Imagine if we could do this in the workplace.
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I recently returned to my hometown of Cincinnati, Ohio for the purpose of helping inaugurate a college scholarship for the wrestling team at Wyoming High School. I was fortunate to see not only wrestlers, but many of my old football buddies. Of course, we talked about old games like it was yesterday. A female classmate overheard us talking and said she was amazed by the amount of detail we remembered. I attribute this to three things; the love of the game, our comrades in arms, and the coaching.
I have seen more than my fair share of coaches over the years, some good, some bad. However, we were fortunate to have a handful of good ones at my high school; people who genuinely cared about the kids, including football coach Gary Jump, and wrestling coach Tink Miller. Jump started the wrestling program which was soon passed over to Miller. We were very lucky to have such men and I praise their abilities to this day.
The wrestling team was founded around November 1968 and I can remember the first meeting as if it were yesterday. We didn't have the fancy mats or uniforms they have today, but we still put our best foot forward.
Football was king at my high school, as it typically is throughout Ohio. Friday night is football night, and the whole town seems to attend the game. During my day, I was fortunate to play on every team except the kickoff team. By the end of the game, I was tired and dirty, but had the time of my life. Again, I attribute a great deal of this to our coaching.
We were lucky to have such men as Jump and Miller. They taught us more than just the mechanics of the sport, they taught us how to be men.
It wasn't a matter of winning at all costs; it was about being the best we could be. And if we weren't, we heard about it, rightfully so I might add. We didn't want to disappoint our coaches, be it in football or wrestling.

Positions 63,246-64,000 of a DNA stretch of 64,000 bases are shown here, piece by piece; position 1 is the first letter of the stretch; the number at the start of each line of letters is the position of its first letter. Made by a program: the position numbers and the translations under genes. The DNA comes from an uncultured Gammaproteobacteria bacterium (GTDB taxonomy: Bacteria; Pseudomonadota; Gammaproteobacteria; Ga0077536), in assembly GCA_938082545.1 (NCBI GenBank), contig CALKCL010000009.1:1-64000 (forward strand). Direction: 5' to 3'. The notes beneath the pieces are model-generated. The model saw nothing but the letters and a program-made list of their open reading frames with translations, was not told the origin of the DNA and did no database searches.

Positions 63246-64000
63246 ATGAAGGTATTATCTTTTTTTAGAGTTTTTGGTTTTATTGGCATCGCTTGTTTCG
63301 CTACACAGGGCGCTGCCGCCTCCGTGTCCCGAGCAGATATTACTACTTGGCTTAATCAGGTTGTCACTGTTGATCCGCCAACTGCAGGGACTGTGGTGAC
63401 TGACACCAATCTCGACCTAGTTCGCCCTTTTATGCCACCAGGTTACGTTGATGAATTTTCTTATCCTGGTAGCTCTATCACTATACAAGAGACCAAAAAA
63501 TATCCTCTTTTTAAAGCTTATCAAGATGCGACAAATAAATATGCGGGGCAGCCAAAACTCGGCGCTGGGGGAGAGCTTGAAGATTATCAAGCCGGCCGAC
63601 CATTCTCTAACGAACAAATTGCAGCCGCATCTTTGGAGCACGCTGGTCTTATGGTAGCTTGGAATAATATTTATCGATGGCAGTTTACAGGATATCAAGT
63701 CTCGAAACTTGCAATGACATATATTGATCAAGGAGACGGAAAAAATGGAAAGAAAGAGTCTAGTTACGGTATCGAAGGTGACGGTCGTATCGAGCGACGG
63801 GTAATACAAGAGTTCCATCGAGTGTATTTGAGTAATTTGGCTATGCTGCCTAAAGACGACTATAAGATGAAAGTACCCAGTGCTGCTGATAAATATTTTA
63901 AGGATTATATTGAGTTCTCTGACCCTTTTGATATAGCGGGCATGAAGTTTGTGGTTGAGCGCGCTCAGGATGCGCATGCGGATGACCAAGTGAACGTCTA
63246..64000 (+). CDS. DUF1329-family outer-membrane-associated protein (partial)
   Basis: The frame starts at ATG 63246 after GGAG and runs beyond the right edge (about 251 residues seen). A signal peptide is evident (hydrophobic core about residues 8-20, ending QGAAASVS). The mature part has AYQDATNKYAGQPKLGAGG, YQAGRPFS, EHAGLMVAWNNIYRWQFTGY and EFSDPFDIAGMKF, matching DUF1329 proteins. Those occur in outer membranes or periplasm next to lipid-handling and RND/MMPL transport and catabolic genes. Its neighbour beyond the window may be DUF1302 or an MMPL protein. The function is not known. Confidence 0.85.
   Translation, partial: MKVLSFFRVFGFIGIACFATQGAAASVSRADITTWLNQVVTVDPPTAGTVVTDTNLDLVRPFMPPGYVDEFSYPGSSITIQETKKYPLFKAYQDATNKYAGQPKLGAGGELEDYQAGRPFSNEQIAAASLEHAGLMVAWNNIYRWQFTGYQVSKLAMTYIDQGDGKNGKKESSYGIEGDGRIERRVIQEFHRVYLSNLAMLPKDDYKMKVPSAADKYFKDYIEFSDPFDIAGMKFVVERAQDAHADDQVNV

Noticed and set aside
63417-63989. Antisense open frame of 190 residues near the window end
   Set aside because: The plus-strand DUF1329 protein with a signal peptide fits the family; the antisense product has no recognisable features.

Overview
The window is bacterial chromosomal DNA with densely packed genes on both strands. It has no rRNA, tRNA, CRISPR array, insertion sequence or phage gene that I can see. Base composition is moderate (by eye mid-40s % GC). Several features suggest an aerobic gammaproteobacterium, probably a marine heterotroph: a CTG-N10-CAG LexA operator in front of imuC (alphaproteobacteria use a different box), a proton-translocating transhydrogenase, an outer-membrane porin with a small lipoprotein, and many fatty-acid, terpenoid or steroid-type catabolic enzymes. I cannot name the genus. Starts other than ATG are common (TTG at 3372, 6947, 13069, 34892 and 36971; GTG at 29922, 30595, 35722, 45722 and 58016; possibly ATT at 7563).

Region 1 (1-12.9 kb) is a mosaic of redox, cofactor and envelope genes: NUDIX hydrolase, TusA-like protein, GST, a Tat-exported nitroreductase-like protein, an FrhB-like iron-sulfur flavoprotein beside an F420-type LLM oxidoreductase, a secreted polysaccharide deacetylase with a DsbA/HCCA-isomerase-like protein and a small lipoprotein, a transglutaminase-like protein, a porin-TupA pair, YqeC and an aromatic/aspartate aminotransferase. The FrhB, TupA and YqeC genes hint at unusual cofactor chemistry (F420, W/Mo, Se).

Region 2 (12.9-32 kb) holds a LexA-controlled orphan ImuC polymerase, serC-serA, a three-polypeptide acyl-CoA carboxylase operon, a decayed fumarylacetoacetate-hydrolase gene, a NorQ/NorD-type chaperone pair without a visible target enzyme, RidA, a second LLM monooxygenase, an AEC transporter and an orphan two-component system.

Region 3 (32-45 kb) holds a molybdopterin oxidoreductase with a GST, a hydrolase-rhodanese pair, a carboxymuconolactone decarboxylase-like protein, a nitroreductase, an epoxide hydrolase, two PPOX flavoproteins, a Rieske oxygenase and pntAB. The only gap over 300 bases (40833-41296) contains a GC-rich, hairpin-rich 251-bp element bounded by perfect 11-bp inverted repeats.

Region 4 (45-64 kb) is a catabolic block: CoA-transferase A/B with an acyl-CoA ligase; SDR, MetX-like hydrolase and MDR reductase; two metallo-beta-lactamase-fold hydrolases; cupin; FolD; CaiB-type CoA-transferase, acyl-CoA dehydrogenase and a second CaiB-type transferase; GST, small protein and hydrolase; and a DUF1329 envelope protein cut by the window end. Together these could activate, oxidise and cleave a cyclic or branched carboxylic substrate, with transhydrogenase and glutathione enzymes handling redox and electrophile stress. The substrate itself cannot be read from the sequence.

They also taught us to love and respect the sport, to play fair and the importance of good sportsmanship. We didn't play for the high school, we played because we simply loved the game. We may not like to lose, but these gentlemen taught us to be gracious in victory as well as defeat. More than anything, they taught us to have fun. To play each game like it was our last.
They also taught us to push ourselves, which certainly had meaning later in life.
What I do not think they realize is the indelible impression they left upon us and carried forward to future generations of athletes. For example, whenever Gary Jump wanted us to suck it up and get tough in the midst of battle on the football field, he would yell from the sidelines, "Come on guys, time for a little STUG." A code word meaning GUTS spelled backwards.
I coached little league for ten years, both boys and girls, and they all learned the meaning of STUG. So there are things we say and do which gets carried forward to future generations. Other coaches had foibles we enjoyed, but that silly little word, STUG, will be with me forever.
The fact I can talk about this, 48 years after it started, means they left an indelible impression on me. They weren't our friends at the time, they were our coaches, people who we respected, trusted, learned from, and knew they had our back. These are rare qualities today, not just on the playing fields, but in the workplace as well. If more managers today took the same approach as these coaches did, loyalty would soar and they could conquer just about anything they put their heads to.
So, here is to you Gary and Tink, thanks for being who you are and having a positive impact on our lives.
Keep the Faith!
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